THE PROMISES OF PRIMARY PRESSURE…. Sen. Arlen Specter of Pennsylvania, up until fairly recently, opposed including a public option in health care reform. This week, he reversed course. I wonder why that is.
Speaking [on Thursday] to a large and animated crowd of union organizers and health reform advocates in a brewing house just North of the Capitol, Sen. Arlen Specter (D-PA) said he supports a public insurance option.
“Schumer has it right about having a public component,” Specter said. […]
[T]he Schumer proposal is in line with the principles of the major reform campaign Health Care for America Now — and, as such, just about every major health care and labor organization in the country.
Before Specter switched parties this spring — and for a brief period afterward — he said he did not support the public option. But as a Democrat he’s facing different pressures — notably from Rep. Joe Sestak (D-PA) who plans to challenge Specter in next year’s primary — and he’s begun tacking to the left as a result.
He certainly has. In his first week as a Democrat, Specter voted against the Democratic budget, rejected a Democratic measure to help prevent mortgage foreclosures, announced his opposition to the Democratic president’s OLC nominee, announced his opposition to a public option, and told a national television audience that he’d never promised anyone he’d be a “loyal Democrat.” Soon after, he told the New York Times, “There’s still time for the Minnesota courts to do justice and declare Norm Coleman the winner.” (Specter later said he forgot he was a Democrat.)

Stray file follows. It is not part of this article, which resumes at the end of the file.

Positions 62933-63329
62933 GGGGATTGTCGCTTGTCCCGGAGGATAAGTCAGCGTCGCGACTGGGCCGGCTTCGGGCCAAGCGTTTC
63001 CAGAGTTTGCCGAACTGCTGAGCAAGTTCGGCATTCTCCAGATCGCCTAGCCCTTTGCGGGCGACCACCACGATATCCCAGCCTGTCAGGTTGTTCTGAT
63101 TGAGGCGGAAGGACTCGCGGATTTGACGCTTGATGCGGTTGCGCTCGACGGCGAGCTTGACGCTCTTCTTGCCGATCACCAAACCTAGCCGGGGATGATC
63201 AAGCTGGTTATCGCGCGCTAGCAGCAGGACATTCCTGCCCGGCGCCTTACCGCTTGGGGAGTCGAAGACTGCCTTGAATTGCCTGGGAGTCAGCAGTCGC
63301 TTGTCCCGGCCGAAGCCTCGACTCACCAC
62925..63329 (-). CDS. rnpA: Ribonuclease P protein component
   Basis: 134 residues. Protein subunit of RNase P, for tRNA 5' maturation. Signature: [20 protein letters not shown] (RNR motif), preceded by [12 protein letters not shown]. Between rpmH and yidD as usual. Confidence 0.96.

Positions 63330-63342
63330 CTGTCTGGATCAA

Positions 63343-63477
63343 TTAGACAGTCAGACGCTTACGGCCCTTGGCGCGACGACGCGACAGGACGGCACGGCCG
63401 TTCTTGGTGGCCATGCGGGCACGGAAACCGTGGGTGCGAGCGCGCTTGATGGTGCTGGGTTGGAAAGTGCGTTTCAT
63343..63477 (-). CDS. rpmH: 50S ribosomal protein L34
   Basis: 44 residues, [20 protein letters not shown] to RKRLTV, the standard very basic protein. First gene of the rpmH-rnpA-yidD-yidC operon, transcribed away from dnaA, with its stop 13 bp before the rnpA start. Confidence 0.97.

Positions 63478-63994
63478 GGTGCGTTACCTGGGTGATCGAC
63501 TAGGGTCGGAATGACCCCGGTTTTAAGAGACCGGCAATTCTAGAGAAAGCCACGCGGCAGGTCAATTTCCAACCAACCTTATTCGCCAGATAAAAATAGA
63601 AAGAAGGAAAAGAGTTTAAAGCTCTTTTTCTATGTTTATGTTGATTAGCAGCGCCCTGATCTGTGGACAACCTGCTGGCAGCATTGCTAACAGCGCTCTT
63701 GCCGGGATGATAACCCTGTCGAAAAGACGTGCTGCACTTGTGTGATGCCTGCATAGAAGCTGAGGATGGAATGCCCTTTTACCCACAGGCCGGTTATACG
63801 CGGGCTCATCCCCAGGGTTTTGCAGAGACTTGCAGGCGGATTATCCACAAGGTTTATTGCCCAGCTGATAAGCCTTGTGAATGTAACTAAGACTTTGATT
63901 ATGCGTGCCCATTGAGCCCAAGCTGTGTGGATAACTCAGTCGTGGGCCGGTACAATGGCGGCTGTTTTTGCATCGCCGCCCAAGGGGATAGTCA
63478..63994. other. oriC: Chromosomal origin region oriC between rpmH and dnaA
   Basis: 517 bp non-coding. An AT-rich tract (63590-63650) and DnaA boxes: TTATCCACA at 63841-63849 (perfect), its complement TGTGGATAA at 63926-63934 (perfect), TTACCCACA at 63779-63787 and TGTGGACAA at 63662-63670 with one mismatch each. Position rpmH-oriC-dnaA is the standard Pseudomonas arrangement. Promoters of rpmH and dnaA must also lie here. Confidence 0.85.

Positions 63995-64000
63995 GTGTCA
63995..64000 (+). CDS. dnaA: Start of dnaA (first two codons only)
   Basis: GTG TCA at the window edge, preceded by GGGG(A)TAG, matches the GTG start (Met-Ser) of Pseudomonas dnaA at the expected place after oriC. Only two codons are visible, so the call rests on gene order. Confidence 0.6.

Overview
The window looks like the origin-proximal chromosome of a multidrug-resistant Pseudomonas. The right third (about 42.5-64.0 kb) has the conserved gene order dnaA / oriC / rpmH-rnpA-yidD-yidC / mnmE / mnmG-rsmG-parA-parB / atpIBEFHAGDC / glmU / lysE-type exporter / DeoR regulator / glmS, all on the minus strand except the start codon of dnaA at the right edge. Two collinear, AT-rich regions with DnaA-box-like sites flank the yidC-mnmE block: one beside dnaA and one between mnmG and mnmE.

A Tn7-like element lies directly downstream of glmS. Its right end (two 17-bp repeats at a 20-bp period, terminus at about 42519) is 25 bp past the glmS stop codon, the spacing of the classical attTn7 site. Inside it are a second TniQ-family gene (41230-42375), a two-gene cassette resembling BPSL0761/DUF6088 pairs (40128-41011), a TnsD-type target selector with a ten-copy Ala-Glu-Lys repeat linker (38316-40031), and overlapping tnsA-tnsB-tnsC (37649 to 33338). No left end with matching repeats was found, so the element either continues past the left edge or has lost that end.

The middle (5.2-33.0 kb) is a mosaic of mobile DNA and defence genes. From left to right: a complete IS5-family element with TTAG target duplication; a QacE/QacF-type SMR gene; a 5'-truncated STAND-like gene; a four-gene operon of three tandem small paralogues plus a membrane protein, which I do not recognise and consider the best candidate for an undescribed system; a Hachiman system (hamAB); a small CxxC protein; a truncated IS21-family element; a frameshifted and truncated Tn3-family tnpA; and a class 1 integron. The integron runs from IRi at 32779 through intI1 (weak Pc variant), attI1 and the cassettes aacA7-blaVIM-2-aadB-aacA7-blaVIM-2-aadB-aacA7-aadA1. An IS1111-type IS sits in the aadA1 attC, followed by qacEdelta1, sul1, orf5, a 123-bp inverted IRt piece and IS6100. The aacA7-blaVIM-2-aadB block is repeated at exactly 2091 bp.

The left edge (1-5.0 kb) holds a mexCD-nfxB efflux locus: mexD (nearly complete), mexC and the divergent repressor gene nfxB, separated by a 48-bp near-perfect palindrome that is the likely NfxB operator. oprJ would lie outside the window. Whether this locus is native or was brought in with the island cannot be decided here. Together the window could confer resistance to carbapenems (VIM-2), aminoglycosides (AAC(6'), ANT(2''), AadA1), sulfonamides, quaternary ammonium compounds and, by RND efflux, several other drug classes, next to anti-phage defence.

And yet, now we see Specter speaking at HCAN rallies and endorsing a public option.
Is there any doubt that a likely primary challenge from Rep. Joe Sestak is having an effect on Specter’s policy positions?
When it comes to primary challenges, I tend to think they should be evaluated on a case-by-case basis. If Specter were a Republican-turned-Democrat from Alabama, and a primary challenger were pushing him far enough to the left to make a general election campaign more difficult, I can imagine this being detrimental.
But for those who believe primary campaigns are always harmful to a party’s interests, Specter’s example is pretty compelling evidence to the contrary.